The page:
The character of Pippi Longstocking has been adapted to the screen a number of times. There was a Swedish-made film version Pippi Långstrump (1949) but this was disliked by Astrid Lindgren for its derivation from her creation. This Swedish/West German co-production was the second screen adaptation of the books (others are listed at the bottom of the page). This film version actually emerged out of a tv series Pippi Longstocking (1969), which ran for thirteen thirty-minute episodes. A handful of the first few episodes of the tv series were edited together to make this film. The tv series and film version proved popular in dubbed international release and three further film versions were released (see below). Astrid Lindgren was involved in the production and retained creative control over the way that her character was translated to the screen.
This version of Pippi Longstocking may have been popular in its day but today the film is hard going. The books are nonsensical delights where you cannot help but get caught up in Pippis absurdist exploits and tall tales. However, on screen here, the books fantasy elements have been drastically throttled, indeed bled out almost to the point of non-existence. The most we get is Pippi being able to wield her super-strength to throw the two crooks atop a cupboard. Moreover, the film is almost entirely plotless, consisting of various runnings around the backyard of a rather mundane Villa Villekula, the town and Mrs Settigrens coffee party. The most exciting things get is when the kids take off in a hot-air balloon at the end. The film is dreary on almost counts the photography is lifeless and the direction near soporific.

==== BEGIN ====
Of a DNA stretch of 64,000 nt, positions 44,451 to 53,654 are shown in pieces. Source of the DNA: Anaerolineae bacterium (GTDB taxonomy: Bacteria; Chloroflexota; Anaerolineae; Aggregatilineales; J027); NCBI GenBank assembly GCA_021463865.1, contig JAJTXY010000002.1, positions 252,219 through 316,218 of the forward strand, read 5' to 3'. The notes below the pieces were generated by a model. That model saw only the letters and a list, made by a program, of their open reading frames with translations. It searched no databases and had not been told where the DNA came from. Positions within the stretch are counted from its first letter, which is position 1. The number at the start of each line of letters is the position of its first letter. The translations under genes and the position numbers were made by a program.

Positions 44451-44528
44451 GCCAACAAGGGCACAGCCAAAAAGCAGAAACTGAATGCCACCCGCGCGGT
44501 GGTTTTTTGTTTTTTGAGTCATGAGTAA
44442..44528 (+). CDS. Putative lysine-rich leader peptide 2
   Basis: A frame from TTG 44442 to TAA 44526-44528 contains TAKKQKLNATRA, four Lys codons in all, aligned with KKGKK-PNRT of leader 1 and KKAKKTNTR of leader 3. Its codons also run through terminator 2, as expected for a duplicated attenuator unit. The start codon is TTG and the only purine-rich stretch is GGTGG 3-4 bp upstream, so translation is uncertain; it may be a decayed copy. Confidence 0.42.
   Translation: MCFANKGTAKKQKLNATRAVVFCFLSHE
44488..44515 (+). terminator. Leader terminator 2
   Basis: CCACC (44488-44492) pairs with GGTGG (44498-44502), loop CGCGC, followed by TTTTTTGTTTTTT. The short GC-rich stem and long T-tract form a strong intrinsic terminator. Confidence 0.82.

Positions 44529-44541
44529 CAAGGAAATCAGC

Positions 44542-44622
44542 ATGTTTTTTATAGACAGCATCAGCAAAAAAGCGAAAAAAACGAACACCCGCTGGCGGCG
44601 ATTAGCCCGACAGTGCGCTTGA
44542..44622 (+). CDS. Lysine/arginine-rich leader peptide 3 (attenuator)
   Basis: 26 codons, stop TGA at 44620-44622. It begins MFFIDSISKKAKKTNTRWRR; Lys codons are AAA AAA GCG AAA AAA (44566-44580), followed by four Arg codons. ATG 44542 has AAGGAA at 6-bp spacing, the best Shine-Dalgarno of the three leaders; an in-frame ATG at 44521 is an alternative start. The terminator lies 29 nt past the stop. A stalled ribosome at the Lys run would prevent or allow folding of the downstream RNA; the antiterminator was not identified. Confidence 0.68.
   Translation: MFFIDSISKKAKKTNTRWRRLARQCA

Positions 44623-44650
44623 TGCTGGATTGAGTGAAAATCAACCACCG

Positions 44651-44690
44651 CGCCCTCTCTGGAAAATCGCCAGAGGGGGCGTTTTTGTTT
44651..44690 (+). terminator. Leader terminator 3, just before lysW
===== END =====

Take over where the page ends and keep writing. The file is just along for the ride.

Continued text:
On the plus side, the film has an occasional light amusement in some of its bubbly, insubstantial non-sequitirs. Inger Nilsson, with her red hair wound into plaits that stick out horizontally, plays well as Pippi although the two supporting children are colourless. (This is a film where the English dubbing for once works surprisingly in favour of the characterisations). Eventually the proceedings ramble on far too long a custom criminal to the sequels and at the end of the day one wishes there had been more money to give Astrid Lindgrens stories their true worth.
The sequels were: Pippi Goes on Board (1970), Pippi in the South Seas (1970) and Pippi on the Run (1973). Pippi Longstocking (1985) was a further American tv movie adaptation starring Carrie Kei Heim. The most well-known remake was The New Adventures of Pippi Longstocking (1988), a Hollywood version starring Tami Erin as Pippi, which virtually remakes this film. There was also the Canadian co-produced Pippi Longstocking (1997), a further animated version of the tales, which is probably the best translation of Pippi to the screen to date. This spawned a sequel Pippis Adventures in the South Seas (1999). There was also a 1982 Russian musical adaptation about which little is known.